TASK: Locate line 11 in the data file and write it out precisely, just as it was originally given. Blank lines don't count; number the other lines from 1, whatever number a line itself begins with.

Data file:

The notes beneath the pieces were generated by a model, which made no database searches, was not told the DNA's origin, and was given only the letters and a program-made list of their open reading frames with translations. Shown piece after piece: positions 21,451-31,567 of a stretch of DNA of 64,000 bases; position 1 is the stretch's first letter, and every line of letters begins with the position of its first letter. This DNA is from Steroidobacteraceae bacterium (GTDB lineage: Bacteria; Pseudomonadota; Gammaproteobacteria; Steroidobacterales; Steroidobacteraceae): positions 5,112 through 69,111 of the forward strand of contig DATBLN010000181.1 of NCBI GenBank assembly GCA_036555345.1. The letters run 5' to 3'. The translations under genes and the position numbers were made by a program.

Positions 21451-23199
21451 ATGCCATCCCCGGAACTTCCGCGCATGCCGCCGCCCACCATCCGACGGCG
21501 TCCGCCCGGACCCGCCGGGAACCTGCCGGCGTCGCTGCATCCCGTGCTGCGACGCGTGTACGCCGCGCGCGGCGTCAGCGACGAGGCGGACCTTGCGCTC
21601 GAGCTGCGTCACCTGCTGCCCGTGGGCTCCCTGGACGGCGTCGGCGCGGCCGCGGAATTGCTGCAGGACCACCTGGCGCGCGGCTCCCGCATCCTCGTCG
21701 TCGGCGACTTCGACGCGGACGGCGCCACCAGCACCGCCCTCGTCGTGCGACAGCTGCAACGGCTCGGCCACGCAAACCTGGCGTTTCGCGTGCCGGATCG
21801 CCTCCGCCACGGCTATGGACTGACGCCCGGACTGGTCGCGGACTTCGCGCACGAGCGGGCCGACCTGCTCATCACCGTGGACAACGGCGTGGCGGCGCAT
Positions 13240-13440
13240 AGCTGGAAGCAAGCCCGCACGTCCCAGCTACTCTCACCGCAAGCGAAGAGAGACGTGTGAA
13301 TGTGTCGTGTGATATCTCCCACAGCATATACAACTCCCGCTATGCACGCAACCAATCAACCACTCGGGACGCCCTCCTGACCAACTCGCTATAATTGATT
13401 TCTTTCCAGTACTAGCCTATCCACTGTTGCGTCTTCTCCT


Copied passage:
13401 TCTTTCCAGTACTAGCCTATCCACTGTTGCGTCTTCTCCT